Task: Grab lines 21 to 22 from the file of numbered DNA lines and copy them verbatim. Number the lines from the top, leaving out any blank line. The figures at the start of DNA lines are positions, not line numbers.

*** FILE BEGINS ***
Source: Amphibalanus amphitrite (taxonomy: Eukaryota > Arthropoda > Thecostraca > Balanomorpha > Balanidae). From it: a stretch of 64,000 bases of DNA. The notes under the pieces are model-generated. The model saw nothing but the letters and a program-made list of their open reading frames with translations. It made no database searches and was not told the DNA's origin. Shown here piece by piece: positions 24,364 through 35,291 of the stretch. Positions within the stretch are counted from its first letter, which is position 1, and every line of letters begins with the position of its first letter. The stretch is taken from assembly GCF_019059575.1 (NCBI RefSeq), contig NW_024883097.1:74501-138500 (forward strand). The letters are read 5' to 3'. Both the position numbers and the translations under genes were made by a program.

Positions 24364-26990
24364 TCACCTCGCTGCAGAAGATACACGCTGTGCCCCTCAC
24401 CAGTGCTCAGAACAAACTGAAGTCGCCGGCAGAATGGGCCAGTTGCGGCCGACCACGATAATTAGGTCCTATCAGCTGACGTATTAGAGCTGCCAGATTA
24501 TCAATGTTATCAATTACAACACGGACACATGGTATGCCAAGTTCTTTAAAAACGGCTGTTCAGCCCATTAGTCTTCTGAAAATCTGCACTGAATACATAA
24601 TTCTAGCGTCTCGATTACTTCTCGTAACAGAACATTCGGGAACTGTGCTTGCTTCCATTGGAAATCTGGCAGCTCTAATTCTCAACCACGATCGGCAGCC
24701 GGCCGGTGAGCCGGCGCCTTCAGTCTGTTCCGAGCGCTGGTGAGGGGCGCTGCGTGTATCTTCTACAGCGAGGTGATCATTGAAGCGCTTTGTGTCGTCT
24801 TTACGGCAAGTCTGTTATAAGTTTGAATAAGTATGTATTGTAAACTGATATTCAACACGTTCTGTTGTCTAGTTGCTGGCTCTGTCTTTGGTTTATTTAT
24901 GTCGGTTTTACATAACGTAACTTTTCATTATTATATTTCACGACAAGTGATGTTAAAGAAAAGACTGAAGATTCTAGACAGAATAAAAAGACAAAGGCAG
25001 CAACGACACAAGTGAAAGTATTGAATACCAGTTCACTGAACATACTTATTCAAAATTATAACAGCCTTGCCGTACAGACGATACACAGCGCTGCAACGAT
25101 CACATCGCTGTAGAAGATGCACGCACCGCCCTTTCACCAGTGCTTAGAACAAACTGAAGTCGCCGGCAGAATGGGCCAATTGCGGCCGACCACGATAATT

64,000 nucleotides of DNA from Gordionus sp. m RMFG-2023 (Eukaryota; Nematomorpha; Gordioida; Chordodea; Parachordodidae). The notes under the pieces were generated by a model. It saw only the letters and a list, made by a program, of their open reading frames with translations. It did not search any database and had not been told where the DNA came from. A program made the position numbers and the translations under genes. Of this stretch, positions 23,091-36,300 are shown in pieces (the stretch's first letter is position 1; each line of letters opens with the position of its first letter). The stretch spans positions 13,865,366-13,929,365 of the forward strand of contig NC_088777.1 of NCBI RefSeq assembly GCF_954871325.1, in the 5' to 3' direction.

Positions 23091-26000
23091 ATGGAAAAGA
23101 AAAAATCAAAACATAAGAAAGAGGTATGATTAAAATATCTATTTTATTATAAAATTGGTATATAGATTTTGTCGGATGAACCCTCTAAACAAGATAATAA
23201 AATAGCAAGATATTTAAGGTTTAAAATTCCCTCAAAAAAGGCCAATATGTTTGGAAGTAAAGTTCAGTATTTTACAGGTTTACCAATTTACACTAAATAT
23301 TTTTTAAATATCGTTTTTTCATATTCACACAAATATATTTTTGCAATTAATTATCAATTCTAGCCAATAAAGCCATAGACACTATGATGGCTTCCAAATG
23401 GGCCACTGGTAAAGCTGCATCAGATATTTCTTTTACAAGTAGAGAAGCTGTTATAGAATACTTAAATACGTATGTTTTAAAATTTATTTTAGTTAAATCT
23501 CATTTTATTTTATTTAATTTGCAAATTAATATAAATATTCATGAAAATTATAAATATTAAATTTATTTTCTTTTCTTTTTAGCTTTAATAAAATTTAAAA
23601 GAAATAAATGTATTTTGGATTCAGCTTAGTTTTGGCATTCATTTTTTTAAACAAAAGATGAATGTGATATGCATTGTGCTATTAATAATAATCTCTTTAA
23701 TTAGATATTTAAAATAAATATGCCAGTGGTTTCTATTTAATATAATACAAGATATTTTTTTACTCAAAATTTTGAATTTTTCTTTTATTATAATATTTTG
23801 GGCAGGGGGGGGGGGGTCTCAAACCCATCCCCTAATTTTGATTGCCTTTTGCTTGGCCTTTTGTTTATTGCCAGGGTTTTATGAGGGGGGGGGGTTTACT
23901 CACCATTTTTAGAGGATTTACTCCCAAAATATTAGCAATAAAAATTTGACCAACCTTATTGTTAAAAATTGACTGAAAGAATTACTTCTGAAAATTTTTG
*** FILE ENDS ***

23701 TTAGATATTTAAAATAAATATGCCAGTGGTTTCTATTTAATATAATACAAGATATTTTTTTACTCAAAATTTTGAATTTTTCTTTTATTATAATATTTTG
23801 GGCAGGGGGGGGGGGGTCTCAAACCCATCCCCTAATTTTGATTGCCTTTTGCTTGGCCTTTTGTTTATTGCCAGGGTTTTATGAGGGGGGGGGGTTTACT